|Quarterback Zach Mettenberger :: US PRESSWIRE|
It is a horror show that still flickered in his mind, frame by frame, play by play. Four months after LSU was thumped by Alabama 21-0 in the BCS national title game, Les Miles sat in his office in Baton Rouge, still trying to digest all that happened that night in New Orleans. "We would do things differently if we could, obviously," Miles said. "That game is a constant reminder to us that we need to get better and that we need to revamp a few things and tweak a few things.
"But I'll tell you this," Miles added, "I really, really, really like this team. We have got some incredible talent here."
Yes, they do. Though LSU lost 10 starters from a team that held the nation's No. 1 ranking for most of last season and tied a school record with 13 wins, the 2012 Tigers are loaded with former four-and five-star recruits -- a testament to Miles's ability to entice elite high school players to Baton Rouge. The offense will feature quarterback Zach Mettenberger, the best passer Miles has had, as well as heavy doses of barreling running back Spencer Ware, who will be operating behind one of the SEC's most skillful offensive lines.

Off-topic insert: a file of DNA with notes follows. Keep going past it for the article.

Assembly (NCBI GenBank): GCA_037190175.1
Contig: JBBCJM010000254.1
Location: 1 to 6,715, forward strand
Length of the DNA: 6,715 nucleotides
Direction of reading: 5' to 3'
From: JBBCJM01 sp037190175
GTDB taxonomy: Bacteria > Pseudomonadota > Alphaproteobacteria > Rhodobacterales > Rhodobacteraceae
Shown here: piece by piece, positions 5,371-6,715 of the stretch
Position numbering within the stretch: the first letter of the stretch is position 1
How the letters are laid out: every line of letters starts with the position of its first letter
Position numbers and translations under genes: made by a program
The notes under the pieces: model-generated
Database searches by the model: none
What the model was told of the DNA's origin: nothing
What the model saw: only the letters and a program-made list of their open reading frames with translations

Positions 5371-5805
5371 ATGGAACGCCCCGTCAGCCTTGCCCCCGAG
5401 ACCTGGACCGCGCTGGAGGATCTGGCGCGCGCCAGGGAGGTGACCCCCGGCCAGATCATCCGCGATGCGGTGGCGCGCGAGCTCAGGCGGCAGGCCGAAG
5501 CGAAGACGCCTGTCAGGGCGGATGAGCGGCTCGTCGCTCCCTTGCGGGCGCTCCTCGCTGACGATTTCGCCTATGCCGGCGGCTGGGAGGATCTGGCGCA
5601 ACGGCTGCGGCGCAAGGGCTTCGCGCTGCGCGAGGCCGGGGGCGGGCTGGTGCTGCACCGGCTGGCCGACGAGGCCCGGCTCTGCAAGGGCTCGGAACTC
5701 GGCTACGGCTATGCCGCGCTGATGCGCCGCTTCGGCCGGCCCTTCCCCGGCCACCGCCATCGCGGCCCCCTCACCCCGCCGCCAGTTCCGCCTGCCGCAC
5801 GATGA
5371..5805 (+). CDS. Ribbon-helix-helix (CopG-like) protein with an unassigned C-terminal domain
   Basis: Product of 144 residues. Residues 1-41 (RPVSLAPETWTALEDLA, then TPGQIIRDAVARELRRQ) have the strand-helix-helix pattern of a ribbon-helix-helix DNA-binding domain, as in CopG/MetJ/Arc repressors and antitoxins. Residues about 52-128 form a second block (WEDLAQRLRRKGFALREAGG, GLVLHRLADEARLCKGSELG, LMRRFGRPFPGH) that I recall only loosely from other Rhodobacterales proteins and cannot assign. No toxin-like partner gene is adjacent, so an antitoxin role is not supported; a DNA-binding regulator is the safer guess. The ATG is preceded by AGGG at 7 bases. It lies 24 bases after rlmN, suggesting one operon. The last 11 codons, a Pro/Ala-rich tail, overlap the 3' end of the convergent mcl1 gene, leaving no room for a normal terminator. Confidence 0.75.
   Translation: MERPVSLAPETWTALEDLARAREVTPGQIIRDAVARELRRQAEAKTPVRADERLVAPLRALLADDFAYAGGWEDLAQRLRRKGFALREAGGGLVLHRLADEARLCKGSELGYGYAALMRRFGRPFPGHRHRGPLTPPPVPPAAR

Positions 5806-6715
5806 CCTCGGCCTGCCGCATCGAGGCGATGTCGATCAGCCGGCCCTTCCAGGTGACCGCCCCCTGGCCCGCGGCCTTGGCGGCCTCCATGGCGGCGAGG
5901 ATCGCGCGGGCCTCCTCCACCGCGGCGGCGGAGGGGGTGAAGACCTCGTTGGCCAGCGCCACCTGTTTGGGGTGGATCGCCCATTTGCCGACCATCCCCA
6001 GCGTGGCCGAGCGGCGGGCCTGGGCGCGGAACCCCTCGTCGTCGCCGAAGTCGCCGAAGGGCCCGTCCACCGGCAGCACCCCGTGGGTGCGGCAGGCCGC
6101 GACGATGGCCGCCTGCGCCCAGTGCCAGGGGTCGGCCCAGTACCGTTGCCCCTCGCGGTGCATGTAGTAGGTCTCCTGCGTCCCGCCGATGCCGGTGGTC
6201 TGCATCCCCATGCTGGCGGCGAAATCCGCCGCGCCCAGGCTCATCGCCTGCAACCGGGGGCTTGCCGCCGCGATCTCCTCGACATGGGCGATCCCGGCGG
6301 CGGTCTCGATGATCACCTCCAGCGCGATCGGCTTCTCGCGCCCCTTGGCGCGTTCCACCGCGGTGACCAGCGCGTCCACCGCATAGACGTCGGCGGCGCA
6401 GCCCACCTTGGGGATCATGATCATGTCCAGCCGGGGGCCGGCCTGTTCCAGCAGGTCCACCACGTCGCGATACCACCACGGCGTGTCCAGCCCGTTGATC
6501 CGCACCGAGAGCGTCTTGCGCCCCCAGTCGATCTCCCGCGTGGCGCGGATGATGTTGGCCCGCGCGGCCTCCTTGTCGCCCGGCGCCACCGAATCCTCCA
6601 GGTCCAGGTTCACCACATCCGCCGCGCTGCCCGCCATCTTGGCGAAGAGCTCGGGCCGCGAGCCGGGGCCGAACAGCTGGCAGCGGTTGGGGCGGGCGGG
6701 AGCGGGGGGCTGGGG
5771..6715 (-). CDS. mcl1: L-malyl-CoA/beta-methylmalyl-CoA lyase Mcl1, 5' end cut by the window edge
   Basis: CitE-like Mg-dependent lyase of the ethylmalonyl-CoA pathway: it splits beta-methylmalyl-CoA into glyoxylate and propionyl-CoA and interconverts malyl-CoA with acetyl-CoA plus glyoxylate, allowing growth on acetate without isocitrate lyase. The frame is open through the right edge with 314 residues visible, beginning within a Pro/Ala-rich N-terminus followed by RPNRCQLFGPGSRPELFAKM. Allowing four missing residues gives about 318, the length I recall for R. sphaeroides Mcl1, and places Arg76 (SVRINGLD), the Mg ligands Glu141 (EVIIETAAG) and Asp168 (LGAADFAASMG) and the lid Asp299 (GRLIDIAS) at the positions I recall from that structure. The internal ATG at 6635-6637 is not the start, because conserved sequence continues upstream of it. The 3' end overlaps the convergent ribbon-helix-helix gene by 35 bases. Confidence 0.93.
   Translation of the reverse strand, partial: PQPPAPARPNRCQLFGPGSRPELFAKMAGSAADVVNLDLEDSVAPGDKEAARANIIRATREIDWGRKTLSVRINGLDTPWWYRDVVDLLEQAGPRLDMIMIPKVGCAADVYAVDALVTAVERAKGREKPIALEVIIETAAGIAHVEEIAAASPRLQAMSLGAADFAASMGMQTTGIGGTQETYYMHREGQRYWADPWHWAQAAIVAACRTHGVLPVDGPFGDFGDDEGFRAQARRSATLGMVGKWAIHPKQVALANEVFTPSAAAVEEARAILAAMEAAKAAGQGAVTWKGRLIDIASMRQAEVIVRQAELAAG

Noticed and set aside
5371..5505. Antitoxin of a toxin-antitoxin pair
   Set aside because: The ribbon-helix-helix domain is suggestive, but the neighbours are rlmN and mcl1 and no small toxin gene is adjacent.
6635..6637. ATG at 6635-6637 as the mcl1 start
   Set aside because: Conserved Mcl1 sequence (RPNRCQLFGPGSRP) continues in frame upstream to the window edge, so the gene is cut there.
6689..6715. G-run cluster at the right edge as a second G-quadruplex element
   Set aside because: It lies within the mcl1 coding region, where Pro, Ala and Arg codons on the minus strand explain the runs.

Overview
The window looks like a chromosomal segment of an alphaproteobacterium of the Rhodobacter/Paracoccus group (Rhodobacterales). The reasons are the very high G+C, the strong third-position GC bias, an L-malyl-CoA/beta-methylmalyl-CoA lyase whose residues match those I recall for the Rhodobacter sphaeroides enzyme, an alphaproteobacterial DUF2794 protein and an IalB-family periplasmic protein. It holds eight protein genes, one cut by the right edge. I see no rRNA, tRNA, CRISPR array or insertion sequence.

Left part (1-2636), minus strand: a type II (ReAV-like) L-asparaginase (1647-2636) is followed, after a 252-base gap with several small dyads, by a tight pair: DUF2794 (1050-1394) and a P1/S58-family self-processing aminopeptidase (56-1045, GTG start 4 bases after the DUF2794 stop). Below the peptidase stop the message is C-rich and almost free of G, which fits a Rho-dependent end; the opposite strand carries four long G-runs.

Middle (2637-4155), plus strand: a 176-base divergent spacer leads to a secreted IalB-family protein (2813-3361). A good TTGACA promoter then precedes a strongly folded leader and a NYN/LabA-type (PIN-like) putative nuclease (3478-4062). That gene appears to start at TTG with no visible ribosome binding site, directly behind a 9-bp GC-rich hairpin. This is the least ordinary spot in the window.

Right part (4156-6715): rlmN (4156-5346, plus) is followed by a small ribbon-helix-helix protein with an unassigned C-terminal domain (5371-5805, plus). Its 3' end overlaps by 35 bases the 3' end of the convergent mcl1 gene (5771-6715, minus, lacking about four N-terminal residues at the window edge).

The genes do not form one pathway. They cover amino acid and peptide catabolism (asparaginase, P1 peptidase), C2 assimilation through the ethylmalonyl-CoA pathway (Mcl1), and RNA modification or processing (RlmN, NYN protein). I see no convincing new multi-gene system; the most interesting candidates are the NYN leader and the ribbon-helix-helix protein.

Twelve of the top 22 players on the LSU defensive depth chart last season were either freshmen or sophomores, which means the Tigers' D will be more mature and -- perhaps -- even better than it was in 2011, when it finished second in the nation in total defense. The front line features two projected NFL players (junior ends Sam Montgomery and Barkevious Mingo), though the secondary is looking for a new leader after the shocking early August dismissal of Tyrann (Honey Badger) Mathieu, who was a threat to score anytime he intercepted a ball, recovered a fumble or returned a punt.